Everything you need to know to understand currency rates

The exchange rate of a currency (the name of the currency accepted abroad) is the rate, that is, the price, of this currency against another currency. On financial news sites or specialized sites like Rates (http://rates.fm/) we can read, for example, USD/UAH = 37,370/36,870. The first price is the sale price of the first currency. The second price is the purchase price of the first currency.

Everything you need to know to understand currency rates

To be clear, USD/UAH = 37,370/36,870 means that one US dollar (USD) is sold for 37,370 hryvnias (UAH), and bought for 36,870 hryvnias. The convention is that these exchange rates are expressed in three decimal places.

And in this case, it is easy to distinguish between the sale price and the purchase price, remembering that the sale price is always lower than the purchase price. Depending on the commission held by the stockbroker, the difference between the selling and buying prices may be larger or smaller.

International currency designation

As you can see, each currency has its own name, be it the Canadian dollar or others. For simplicity and in order to establish an international standard that allows you to talk about all currencies wherever you are in the world without language barriers, each currency has a three-letter abbreviation. Often - but this is far from a general rule - the first two letters indicate the country, and the third refers to the name of the currency. For example, here is the abbreviation of the currencies of the USA, Canada, Great Britain, China, and Japan:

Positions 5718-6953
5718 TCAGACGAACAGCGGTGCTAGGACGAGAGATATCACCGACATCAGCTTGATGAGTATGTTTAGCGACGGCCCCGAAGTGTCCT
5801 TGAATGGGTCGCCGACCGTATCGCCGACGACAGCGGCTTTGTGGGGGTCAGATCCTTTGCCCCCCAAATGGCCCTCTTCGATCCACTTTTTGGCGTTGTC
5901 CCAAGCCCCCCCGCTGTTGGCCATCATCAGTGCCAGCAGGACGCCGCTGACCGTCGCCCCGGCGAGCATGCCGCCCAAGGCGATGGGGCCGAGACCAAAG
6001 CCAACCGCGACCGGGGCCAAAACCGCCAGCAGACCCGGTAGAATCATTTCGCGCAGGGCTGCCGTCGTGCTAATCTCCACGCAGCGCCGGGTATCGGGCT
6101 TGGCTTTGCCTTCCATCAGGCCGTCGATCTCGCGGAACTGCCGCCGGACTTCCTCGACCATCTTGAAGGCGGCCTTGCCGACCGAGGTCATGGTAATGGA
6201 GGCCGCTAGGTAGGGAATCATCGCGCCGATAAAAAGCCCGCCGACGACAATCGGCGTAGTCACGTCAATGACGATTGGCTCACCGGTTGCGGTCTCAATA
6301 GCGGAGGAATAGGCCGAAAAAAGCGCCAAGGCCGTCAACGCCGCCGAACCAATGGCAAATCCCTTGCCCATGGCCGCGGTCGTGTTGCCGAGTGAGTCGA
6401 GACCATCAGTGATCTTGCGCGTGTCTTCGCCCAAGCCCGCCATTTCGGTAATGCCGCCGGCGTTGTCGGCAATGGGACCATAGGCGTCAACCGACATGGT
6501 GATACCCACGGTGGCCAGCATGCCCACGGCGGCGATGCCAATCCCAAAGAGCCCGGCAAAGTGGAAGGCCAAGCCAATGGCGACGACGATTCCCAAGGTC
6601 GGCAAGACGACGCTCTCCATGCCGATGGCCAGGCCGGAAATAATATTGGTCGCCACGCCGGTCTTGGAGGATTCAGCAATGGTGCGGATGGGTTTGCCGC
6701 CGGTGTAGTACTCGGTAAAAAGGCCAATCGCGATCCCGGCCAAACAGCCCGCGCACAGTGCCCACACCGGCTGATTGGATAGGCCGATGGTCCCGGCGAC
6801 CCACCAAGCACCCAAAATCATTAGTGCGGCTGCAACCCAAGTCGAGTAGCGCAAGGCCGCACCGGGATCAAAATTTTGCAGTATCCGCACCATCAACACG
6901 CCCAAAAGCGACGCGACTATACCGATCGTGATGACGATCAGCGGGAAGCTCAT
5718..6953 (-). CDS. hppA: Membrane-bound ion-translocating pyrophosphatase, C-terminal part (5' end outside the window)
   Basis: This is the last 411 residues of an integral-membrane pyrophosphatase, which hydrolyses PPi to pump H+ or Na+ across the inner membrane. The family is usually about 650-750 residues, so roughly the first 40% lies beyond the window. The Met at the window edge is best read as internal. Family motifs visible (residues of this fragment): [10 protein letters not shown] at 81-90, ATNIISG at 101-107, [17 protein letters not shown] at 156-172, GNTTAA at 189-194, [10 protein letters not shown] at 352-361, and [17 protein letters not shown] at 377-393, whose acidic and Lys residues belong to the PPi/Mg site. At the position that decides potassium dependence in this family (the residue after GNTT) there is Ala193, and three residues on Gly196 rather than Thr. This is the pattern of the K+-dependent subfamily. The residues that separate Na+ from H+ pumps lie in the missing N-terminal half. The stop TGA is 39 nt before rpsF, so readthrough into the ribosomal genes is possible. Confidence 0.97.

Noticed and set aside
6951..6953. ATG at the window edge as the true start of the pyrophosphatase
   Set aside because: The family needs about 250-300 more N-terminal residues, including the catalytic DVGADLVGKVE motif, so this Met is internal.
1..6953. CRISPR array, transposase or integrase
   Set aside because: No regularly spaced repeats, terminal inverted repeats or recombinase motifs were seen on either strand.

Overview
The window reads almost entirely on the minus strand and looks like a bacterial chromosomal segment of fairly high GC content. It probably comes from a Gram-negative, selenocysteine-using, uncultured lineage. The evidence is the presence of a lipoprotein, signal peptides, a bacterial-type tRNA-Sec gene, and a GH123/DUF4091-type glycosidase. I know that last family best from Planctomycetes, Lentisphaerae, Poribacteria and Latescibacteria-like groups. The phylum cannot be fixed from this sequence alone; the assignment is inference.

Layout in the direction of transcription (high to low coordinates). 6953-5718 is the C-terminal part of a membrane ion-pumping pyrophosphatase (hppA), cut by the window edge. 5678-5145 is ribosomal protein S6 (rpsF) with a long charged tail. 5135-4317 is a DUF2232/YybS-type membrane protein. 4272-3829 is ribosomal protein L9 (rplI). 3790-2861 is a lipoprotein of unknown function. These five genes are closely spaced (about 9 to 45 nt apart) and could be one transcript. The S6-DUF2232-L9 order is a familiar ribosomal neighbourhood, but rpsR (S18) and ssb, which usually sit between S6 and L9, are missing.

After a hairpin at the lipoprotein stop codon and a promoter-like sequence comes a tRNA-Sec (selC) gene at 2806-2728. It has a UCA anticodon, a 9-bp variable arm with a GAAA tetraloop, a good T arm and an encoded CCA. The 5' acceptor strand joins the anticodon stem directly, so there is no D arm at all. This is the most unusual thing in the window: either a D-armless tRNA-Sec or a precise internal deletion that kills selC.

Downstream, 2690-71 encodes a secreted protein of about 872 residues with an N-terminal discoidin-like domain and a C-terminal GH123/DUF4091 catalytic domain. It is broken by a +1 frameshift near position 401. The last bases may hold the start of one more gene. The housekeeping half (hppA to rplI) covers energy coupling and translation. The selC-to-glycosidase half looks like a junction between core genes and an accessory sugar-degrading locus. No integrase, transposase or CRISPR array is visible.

• USD - US for the United States, D for a dollar;
  • GBP - GB for Great Britain, P for pound;
  • CNY - CN for China, Y for Yuan;
  • JPY - JP for Japan, Y for Yen.

Why do currencies have different values?

Finally, we cannot assess the value of a currency in absolute terms. That is why it is always expressed relative to another currency by an exchange rate, and by observing the variations of this rate over time. For example, you can see this when converting currency when paying by card, Visa cards are accepted in 200 countries. Each currency therefore has an exchange rate vis-à-vis each of the other currencies. The term bilateral exchange rate refers to the exchange ratio between two currencies and the effective exchange rate when considering all bilateral exchange rates. To establish it, each bilateral exchange rate is generally weighted by the share of the country's international trade in that currency.

Why are exchange rates important?

Exchange rates are of great importance for a country's economy, and in particular for its foreign trade.

For example, suppose that the hryvnia, cash flow is 688 billion hryvnias, appreciates against the dollar, i.e. the exchange rate of the hryvnia against the dollar increases from 1 UAH =36,3 USD to 1 UAH =36,7 USD a few months later.